When Nick Levine released 2017 Karaoke EP, the first project under their alter ego Jodi, the multi-instrumentalist from Chicago had already spent five years in the background of indie rock. An intermittent guitarist for Pinegrove since their Meridian days, Levine provided the wonderful steel pedal duo with the vocals of Evan Stephens Hall on “Light On” and the compound banjo that supported the surface of “New Friends”. Karaoke was a lush, introspective six-song journey, pairing the reluctant lyricism of Levine with the acoustic bedroom licks of Pinegrove’s past projects. Conceptualized in a cabin in the Catskills and recorded at Lazybones Audio in Silsbee, Texas, their follow-up, Blue heron, stretches a material EP into a sparse, sometimes unsatisfying debut LP.
As the backing musician, Levine reinforced Pinegrove songs with the supple flair needed to keep the beat constant; their main arrangements for the years 2016 Cardinal were crucial in defining the sound of the band. But Blue heron struggles to find her rhythm, trying to be in many places at once refusing to linger. Each song stumbles into the next, blurring the scenes rather than settling into their landscapes. Frequent migrations bring an unwelcome sense of urgency, especially towards the end of the album, with a pair of over a minute tracks (“Water” and “River Rocks”) that could have been left on the ground. from the editing room. “Hawks” parallels the record’s larger vibe: promising build, a long midfield, and a pretty back half interrupted by unnecessary infill.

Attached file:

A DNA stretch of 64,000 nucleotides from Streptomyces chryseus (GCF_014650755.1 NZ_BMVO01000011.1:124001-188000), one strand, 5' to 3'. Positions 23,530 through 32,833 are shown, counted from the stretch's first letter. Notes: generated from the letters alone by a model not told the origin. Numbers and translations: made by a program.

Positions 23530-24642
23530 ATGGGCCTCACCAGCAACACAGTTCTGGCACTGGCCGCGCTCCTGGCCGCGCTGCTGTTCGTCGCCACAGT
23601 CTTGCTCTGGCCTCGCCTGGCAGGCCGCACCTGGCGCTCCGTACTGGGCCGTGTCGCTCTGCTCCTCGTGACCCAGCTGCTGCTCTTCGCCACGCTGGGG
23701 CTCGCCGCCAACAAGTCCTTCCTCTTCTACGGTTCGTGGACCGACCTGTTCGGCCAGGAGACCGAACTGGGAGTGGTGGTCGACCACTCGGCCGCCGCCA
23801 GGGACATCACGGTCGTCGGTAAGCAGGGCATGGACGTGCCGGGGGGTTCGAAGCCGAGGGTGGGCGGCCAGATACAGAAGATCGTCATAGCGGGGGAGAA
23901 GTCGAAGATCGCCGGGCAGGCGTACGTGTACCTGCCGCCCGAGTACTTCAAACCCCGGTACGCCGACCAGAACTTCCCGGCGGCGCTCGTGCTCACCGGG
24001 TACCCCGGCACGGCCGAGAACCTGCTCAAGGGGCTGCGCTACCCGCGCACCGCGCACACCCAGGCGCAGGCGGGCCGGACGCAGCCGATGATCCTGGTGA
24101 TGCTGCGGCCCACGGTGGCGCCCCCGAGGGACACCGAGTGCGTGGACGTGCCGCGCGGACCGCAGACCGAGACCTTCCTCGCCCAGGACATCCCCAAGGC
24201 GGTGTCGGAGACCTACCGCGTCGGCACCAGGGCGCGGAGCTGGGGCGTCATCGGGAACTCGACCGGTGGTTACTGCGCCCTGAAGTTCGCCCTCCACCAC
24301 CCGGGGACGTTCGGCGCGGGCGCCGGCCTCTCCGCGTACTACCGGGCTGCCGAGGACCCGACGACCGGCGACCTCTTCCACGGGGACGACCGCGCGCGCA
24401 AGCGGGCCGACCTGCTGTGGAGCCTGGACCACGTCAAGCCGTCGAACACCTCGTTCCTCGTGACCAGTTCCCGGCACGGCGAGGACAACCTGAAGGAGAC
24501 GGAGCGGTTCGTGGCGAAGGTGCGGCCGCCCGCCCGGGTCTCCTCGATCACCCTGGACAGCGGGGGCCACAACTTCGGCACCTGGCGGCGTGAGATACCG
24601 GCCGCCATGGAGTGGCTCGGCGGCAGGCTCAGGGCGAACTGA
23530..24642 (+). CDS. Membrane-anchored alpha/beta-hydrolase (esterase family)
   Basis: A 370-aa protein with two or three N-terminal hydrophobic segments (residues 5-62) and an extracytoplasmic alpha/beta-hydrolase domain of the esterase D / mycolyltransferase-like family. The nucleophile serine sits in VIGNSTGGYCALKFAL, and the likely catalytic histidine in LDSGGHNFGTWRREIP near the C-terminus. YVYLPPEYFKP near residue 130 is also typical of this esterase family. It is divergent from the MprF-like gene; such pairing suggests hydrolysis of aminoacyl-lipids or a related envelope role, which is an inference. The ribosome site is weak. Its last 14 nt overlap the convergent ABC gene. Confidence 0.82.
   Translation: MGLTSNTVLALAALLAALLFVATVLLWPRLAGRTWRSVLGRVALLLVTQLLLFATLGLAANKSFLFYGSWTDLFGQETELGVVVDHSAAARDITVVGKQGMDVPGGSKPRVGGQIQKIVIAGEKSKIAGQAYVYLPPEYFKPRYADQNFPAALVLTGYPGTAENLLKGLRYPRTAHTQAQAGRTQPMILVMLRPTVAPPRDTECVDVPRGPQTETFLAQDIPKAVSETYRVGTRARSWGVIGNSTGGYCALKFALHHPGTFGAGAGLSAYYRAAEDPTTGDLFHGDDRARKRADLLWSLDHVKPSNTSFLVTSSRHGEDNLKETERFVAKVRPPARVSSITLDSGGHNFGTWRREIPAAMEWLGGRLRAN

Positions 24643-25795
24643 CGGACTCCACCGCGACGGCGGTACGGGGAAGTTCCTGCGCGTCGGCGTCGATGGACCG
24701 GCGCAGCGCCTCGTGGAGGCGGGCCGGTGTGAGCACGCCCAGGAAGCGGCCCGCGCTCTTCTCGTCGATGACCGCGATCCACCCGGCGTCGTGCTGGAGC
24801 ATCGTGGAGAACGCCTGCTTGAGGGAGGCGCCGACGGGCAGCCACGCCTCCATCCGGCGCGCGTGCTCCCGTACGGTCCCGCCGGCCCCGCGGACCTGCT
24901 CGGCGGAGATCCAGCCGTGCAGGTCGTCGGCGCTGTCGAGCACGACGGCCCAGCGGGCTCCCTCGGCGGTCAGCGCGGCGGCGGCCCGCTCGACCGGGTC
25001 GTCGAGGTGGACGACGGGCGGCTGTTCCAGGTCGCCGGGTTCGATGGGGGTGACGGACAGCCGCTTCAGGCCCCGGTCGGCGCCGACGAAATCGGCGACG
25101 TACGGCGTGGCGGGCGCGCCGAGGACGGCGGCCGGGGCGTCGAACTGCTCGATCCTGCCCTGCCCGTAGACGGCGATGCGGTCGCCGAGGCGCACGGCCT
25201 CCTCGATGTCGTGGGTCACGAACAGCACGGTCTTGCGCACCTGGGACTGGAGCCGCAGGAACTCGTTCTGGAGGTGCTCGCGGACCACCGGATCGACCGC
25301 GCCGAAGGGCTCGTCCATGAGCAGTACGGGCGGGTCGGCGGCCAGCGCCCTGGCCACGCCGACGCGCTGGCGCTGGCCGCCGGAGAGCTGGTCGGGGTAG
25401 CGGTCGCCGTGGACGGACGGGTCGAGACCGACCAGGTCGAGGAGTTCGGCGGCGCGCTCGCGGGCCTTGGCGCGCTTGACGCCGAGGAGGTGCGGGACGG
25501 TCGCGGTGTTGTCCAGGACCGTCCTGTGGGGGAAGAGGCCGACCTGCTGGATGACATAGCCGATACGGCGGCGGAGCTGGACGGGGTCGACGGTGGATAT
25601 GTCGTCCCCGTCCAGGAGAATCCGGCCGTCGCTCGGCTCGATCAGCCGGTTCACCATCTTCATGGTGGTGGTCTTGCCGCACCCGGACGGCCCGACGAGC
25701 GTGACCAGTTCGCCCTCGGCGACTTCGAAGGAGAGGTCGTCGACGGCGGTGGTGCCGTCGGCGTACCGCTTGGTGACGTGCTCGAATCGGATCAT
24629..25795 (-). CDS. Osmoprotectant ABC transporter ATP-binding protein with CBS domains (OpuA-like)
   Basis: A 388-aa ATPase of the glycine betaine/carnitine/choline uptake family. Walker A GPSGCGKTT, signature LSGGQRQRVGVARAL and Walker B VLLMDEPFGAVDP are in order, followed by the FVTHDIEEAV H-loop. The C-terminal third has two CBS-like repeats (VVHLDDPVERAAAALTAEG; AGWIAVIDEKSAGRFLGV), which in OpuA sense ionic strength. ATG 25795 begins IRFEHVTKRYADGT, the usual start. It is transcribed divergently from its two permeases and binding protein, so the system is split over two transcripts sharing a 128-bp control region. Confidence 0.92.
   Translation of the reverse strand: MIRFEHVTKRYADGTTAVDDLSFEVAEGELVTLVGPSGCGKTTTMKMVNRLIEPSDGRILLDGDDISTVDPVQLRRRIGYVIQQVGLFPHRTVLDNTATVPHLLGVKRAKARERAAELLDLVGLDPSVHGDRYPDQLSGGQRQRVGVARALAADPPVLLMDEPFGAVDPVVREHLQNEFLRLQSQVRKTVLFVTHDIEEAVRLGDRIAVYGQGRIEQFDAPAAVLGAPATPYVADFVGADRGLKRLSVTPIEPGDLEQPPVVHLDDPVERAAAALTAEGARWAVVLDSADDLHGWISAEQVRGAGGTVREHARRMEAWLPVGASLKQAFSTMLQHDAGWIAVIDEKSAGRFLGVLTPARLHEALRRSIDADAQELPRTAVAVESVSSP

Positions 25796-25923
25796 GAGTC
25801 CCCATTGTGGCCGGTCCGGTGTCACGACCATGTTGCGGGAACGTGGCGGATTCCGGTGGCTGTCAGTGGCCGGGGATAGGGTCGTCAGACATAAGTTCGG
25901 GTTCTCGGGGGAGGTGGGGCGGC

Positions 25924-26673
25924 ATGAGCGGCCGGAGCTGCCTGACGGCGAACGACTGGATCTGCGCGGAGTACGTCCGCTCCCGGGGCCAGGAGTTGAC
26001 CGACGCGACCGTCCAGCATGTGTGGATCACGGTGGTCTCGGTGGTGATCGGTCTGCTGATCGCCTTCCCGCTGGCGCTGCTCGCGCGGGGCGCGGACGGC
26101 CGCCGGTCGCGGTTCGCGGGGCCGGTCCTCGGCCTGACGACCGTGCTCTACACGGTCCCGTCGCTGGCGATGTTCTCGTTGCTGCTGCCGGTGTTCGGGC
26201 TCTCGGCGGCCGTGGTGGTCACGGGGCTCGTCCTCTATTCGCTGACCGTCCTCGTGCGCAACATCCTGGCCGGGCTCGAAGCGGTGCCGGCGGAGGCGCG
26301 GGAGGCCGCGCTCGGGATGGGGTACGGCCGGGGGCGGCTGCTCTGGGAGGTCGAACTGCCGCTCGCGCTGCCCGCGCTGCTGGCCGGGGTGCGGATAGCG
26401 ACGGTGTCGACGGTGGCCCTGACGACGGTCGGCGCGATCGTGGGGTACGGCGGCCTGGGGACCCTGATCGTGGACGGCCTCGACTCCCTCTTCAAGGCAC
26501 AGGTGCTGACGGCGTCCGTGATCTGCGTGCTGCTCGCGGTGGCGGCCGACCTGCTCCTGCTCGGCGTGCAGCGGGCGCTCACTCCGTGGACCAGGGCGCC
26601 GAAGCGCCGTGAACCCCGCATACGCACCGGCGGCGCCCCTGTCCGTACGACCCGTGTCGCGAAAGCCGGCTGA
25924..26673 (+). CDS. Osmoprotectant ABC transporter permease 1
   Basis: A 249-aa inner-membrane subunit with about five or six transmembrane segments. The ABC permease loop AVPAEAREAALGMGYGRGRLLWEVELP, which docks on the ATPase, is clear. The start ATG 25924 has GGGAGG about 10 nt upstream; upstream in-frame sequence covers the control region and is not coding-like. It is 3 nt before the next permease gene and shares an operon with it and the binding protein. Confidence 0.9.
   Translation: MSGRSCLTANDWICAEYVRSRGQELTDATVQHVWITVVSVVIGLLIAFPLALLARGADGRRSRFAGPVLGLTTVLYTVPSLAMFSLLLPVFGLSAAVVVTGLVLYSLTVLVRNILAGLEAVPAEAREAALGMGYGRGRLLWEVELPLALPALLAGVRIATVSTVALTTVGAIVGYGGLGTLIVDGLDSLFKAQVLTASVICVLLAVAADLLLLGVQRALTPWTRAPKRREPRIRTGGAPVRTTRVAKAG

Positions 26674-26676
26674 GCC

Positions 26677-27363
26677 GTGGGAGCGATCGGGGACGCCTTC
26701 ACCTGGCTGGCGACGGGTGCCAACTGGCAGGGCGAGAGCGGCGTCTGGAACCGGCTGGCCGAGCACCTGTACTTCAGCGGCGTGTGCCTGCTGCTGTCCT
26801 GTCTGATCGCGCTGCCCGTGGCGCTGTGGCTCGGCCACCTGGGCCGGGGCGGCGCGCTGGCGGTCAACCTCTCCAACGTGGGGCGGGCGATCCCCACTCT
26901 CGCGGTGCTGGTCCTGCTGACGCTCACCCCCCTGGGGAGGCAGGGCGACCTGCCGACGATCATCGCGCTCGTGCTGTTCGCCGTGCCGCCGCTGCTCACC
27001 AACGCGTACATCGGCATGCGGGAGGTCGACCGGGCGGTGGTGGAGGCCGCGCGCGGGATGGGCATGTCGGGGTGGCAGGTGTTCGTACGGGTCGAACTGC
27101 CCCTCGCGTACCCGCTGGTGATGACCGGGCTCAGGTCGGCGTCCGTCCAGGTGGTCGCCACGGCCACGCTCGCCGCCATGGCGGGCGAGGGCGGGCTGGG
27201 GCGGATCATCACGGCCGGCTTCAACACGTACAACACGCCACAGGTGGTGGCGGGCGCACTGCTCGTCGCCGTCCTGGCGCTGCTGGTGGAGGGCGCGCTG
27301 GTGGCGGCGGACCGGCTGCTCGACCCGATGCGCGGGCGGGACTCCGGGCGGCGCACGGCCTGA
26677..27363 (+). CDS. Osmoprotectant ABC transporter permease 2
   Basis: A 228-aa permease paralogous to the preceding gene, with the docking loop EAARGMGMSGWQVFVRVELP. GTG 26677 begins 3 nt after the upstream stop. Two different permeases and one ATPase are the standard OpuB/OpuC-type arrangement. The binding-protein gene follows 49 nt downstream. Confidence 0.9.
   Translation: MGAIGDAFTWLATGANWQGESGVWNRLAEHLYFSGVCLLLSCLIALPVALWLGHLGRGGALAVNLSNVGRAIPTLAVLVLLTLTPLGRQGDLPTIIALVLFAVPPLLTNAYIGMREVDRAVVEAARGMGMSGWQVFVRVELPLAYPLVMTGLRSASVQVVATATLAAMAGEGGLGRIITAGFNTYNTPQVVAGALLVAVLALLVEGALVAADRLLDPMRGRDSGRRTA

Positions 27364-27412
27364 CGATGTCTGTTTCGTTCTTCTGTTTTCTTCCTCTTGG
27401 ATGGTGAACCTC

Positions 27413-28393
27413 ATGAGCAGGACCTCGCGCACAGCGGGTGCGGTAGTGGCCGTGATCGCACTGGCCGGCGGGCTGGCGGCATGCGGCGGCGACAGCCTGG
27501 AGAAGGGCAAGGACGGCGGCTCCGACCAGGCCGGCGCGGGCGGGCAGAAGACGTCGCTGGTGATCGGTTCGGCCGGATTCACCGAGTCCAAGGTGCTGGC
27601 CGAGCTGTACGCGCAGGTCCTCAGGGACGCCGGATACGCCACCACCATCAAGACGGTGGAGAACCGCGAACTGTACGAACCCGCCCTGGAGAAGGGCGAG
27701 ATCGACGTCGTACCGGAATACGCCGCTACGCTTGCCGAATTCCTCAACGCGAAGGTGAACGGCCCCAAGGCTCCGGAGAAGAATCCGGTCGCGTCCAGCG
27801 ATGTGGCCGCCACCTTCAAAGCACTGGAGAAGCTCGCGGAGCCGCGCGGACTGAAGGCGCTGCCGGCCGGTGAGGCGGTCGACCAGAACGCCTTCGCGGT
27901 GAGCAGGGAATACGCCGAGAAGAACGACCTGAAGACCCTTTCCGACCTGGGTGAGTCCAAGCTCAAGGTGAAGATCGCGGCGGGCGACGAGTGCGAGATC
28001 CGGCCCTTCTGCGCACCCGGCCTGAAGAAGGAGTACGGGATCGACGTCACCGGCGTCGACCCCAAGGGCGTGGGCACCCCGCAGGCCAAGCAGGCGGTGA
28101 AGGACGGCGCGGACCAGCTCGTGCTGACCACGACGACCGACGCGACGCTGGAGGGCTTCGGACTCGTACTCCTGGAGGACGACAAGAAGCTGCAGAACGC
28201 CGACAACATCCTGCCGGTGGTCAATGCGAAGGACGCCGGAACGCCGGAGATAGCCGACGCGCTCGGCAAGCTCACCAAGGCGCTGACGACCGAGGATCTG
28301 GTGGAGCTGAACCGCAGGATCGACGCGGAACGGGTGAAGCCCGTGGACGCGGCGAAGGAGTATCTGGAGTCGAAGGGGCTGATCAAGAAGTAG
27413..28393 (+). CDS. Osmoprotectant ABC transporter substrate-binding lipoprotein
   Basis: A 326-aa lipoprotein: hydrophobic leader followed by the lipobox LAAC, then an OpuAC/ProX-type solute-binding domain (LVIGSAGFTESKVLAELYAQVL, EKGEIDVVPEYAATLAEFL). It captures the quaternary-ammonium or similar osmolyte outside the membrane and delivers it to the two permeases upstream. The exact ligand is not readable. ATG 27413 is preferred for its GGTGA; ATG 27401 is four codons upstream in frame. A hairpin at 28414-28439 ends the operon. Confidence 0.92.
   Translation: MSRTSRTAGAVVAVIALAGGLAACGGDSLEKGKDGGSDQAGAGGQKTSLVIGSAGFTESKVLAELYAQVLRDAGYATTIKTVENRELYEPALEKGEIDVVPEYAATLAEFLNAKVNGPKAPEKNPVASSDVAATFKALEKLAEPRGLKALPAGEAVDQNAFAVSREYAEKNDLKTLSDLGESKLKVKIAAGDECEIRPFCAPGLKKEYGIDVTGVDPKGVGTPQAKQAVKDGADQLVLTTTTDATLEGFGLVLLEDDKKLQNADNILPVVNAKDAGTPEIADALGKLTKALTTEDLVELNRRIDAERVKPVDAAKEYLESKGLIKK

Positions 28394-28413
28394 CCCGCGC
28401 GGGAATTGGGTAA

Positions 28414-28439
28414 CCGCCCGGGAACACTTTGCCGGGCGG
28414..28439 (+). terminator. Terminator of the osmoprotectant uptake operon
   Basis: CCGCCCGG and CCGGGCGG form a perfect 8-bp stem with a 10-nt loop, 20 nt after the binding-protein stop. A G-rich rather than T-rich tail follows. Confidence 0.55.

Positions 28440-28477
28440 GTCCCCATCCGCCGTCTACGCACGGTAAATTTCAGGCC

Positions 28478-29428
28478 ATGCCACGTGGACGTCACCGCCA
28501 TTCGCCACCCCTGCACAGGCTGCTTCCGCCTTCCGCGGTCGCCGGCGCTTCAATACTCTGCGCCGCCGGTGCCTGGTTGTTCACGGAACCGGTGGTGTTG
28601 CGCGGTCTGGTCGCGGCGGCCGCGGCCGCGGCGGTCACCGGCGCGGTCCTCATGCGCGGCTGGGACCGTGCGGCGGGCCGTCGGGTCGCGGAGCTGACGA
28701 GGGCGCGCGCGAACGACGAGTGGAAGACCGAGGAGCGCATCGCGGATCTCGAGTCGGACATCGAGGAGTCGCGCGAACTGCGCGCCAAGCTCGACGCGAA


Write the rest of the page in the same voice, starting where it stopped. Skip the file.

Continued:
The largest fault lines appear in the instrumentals wandering under the vocals. The melodies on a song like “Slug Night” are tender and weak, especially weak when Levine’s voice demands a grander accompaniment. All along Blue heron, Levine conjures up beautiful images – wild birds, flora, swimming holes, moments of joy hidden in anxiety – in a monotonous chirp, taking little risk with their voices and instruments. The final effect is stringy and unfinished.
Blue heronThe brightest points of move away from the poetics stretched for a specific language. On “Buddy,” a winter ode to missing friends who’ve gone on tour, Levine sings, “I’m counting on something for / Live / So I’m not going out alone. On “Softy,” a patient ballad of undefined love and loving touching, they sing, “I’m your biggest fan / Listen to the show with your hands up. Both tracks are remarkable, balancing the underused steel twang of Levine’s pedal against the drag of their lead guitar. These songs echo Karaokethe lyrical forces of, making clear distinctions between two thematic tropes – self-reflection and romantic desire – which Blue heron is often confused.
This album certainly sounds like a side project to Pinegrove: quirky indie folk fused with East Coast language arts and emo rock, draped in disgusting melancholy. It’s a familiar sound that deserves a fresh take on, but Levine’s songwriting is conservative, never straying too far from the formula. Although their work is in tune with the human condition – recognizing the impact of our environment on our psyche, especially in the presence of those we love – on Blue heron, this delicate rebalancing of emotional ballast often feels like a one-sided conversation. Filled with vague, faceless characters who act as anonymous plots in their own stories, the album leaves behind the burden of self-centeredness and ambiguity.
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